We expect that most courses following a classical syllabus will not have time to cover the chapters in the last part Inferential modeling (24, 25, 26).

Each chapter ends with a review section which contains a chapter summary as well as a list of key terms introduced in the chapter. If you’re not sure what some of these terms mean, we recommend you go back in the text and review their definitions. We purposefully present them in alphabetical order, instead of in order of appearance, so they will be a little more challenging to locate. However, you should be able to easily spot them as bolded text.

Examples and exercises

Examples are provided to establish an understanding of how to apply methods.

This is an example. When a question is asked here, where can the answer be found?

The answer can be found here, in the solution section of the example!

When we think the reader is ready to try determining a solution on their own, we frame it as Guided Practice.

The reader may check or learn the answer to any Guided Practice problem by reviewing the full solution in a footnote.1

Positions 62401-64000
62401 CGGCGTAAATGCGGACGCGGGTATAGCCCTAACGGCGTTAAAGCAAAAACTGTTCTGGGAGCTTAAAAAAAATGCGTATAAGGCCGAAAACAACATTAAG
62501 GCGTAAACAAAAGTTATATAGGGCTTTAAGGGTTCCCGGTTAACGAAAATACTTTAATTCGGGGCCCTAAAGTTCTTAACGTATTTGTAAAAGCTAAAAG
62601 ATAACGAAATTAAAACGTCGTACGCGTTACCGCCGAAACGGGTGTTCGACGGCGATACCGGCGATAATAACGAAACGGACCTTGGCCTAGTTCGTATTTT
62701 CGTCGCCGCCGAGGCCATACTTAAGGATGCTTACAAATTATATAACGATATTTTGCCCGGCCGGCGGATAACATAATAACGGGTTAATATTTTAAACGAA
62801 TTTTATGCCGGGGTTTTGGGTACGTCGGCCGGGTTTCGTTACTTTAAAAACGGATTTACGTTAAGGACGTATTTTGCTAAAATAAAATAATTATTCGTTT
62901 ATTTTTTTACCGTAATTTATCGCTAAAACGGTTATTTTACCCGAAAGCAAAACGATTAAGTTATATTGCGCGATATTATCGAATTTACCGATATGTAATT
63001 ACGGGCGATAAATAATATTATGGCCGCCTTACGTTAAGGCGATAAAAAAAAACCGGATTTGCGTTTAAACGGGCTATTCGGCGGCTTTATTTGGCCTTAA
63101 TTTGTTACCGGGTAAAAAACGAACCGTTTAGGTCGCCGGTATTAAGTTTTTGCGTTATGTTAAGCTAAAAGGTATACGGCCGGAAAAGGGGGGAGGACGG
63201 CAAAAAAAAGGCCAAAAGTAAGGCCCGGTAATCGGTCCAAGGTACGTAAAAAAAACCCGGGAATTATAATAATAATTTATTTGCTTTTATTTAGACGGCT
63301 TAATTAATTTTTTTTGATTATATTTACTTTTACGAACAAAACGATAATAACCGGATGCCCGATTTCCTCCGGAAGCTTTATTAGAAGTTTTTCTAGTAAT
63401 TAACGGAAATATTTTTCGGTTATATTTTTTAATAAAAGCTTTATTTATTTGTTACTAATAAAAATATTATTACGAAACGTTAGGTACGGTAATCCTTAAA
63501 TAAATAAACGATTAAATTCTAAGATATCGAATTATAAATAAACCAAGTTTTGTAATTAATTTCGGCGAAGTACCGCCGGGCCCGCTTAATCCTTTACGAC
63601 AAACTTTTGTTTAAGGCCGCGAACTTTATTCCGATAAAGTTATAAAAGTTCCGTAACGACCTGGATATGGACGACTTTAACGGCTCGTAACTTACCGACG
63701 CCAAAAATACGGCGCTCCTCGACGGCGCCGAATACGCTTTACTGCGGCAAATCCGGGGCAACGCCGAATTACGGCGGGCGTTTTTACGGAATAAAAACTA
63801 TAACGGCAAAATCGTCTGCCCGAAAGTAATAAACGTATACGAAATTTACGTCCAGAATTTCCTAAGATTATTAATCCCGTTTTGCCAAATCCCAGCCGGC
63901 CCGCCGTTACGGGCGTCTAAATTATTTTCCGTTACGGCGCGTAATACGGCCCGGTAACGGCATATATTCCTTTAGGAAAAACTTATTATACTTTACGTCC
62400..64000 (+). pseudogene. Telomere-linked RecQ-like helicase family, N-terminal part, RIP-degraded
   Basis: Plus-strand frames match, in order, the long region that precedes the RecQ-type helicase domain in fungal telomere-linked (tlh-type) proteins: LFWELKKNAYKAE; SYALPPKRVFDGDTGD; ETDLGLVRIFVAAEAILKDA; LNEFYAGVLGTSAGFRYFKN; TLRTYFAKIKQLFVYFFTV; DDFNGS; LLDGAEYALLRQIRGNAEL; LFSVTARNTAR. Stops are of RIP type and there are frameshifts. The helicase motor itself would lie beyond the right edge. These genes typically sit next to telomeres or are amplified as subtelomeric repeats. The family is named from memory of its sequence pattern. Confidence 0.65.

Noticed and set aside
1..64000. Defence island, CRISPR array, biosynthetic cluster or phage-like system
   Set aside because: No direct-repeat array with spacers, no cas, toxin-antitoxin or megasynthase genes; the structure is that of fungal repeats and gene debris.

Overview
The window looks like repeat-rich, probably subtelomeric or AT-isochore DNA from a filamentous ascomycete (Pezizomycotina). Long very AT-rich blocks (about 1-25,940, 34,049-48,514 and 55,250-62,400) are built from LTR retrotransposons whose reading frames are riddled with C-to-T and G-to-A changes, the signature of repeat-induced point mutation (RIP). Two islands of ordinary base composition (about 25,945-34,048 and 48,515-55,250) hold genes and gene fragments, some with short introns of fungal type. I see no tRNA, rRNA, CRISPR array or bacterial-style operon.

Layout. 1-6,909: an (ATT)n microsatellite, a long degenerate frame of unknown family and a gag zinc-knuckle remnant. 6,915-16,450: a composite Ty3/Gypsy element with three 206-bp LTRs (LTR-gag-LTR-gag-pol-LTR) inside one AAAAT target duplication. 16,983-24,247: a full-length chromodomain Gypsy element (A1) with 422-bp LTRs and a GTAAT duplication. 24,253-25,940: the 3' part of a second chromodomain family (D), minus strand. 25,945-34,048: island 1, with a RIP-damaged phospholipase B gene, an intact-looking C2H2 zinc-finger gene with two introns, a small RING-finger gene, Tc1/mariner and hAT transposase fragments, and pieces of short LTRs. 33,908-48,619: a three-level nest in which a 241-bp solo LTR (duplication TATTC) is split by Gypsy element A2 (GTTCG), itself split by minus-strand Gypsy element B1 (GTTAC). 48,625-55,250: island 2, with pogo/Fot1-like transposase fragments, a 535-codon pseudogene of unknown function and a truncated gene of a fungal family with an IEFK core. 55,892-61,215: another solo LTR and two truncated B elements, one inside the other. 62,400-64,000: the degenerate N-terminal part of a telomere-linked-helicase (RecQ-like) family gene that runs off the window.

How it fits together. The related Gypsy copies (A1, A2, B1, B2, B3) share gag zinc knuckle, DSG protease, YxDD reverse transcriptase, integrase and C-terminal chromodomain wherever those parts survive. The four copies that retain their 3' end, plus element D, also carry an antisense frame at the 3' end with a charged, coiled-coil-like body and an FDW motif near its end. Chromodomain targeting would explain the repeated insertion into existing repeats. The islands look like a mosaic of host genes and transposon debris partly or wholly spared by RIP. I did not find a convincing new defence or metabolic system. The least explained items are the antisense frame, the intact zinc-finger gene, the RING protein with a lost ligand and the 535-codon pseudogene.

Exercises are also provided at the end of each chapter. Solutions are given for odd-numbered exercises in Appendix Appendix A — Exercise solutions.

Datasets and their sources

A large majority of the datasets used in the book can be found in various R packages. Each time a new dataset is introduced in the narrative, a reference to the package like the one below is provided. Many of these datasets are in the openintro R package that contains datasets used in OpenIntro’s open-source textbooks.2

The textbooks data can be found in the openintro R package.

The datasets used throughout the book come from real sources like opinion polls and scientific articles, except for a handful of cases where we use toy data to highlight a particular feature or explain a particular concept. References for the sources of the real data are provided at the end of the book.

Computing with R